Pledges and Financial Status for 2020
For 2020 we have received 82 pledges for a total of $343,462. By comparison, for 2019 we received 87 pledges for a total of $350,264. We ended 2019 in a very good position with surplus fund of over $38,000, due to a combination of higher than expected donations and lower than expected expenses. Based on the encouraging data, the session is recommending funding of the proposed increases for Craig’s terms of call. These increases include a cost of living adjustment (COLA) of 1.6%, an annual raise of $2500 and additional professional development to support the cost of the Doctorate of Ministry program.
Annual Giving Statements Available
Annual Giving Statements are now available in Fellowship Hall. Please help us save postage by picking up your copy up as soon as possible.
Upcoming Israel/Palestine Film Festival
60th Anniversary: Remembering Our Stories
Trinity’s stories are important to remember and need to be kept alive so that present and future congregations can see how God has worked (and is still working) in the life of our beloved church. As we hear these stories over the next few months, you may notice how much we share with the Trinity of the past. As Pastor Craig put it in the 50th anniversary book, “We are still a church with a passion for creative worship, a church that dotes on its children, a church active in the community. We are still a church that values hospitality and inclusiveness, a church that seeks to live out the gospel in our relationships with each other and in our communities. It is remarkable how much Trinity has both changed and stayed the same.”
Over the next few months you will hear some of these stories during worship. I hope that these “Remembrance Moments” will motivate you to read more about our history. You will find suggested reading assignments in Trinity Greeting following each talk.
ASSIGNMENT: Read Pages 13 – 17, 53-54 from Celebrating Our Story: Trinity’s Continuing Journey with God: 1960-2010, the book that was compiled for the 50th anniversary. If you do not have a copy of this book, please email and I will send you scanned documents of the assignment.
Here is a copy of the Remembrance Moment from Sunday.
The Beginning: A Community Church
Trinity Presbyterian began as a mission church of St. Andrew Presbyterian and was intended to serve the growing northeast area of Denton. Thirty-eight St. Andrew members volunteered to be part of the new church. The Rev Paul Young was called to be the organizing pastor. On April 17, 1960 the first worship service was held in the chapel of Jack Schmitz Funeral Home on North Locust. On July 31st, 1960, TPC was officially chartered with 58 members signing the charter. Trinity Presbyterian Church held its dedication service in their new building on the corner of Sherman and Bell on September 17, 1961.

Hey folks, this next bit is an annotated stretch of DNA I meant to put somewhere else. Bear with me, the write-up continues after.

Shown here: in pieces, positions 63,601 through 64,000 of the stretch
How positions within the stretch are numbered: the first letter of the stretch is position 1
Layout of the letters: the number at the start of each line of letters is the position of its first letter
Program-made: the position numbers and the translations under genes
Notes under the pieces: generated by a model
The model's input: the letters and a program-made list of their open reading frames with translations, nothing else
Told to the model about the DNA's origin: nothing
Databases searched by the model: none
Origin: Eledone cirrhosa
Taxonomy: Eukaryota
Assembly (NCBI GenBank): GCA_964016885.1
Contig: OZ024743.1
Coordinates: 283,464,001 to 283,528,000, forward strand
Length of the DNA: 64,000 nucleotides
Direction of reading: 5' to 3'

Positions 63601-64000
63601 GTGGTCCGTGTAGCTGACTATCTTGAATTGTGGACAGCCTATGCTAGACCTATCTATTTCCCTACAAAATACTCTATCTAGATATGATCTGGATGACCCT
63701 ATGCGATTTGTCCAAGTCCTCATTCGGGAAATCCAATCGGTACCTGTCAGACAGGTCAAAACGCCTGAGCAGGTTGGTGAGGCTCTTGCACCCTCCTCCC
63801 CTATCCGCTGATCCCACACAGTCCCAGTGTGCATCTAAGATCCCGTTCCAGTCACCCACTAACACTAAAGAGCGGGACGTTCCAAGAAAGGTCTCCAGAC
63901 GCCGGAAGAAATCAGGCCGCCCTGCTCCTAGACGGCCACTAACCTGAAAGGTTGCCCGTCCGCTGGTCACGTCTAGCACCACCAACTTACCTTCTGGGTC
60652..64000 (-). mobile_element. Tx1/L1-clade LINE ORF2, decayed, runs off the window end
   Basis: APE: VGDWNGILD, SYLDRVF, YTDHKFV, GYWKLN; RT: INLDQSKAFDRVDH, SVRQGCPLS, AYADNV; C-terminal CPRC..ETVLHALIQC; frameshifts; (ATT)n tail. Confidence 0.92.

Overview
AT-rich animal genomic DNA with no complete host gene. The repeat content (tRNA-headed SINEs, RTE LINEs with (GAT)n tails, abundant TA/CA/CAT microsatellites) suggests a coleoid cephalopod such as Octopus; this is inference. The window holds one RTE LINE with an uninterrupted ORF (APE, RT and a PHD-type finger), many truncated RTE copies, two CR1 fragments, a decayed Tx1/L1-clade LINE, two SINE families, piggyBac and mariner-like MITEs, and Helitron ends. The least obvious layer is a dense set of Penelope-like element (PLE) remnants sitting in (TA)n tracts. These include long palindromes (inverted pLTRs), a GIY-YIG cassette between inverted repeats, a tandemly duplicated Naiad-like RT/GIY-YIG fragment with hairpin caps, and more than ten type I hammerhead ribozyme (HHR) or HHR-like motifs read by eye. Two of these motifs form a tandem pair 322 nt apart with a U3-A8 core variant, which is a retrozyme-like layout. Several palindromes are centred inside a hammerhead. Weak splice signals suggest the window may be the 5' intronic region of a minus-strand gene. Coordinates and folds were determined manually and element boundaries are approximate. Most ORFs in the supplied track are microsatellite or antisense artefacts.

Rev. Paul Young thought it was extremely important for the congregation to be active in the community, especially when it came to working for social justice. He went to City Council, School Board, and County Commissioners meetings, and brought challenges back to the congregation about issues of injustice that he learned about. He encouraged members of the church to attend these meetings and to also run for office themselves. As a result, Trinity had city council members, more than one mayor, school board members and members of city boards and commissions.
Trinity’s first Session reflected Rev Young’s call to get involved in the community and they were not afraid to speak faith to power when they saw injustice. When the School Board proudly announced the integration of Denton schools, but declared it could not provide bus transportation for black students because they had a school within two miles of their residence, the session confronted the School Board about the board’s seriousness of intent to have an integrated system, and bus transportation became a reality.
By the way, the make-up of the first Session itself would be considered unusual or even a little radical during this time. At a time when women’s roles were limited in most churches of our denomination, Trinity incorporated women into the mainstream work of the church. There were very few women nationwide ordained as ruling elders. Trinity ordained not one, not two, but three women to serve on their first Session. These women were Euline Brock, Jean Kooker, and Alois Storrie, who was also the church’s first treasurer.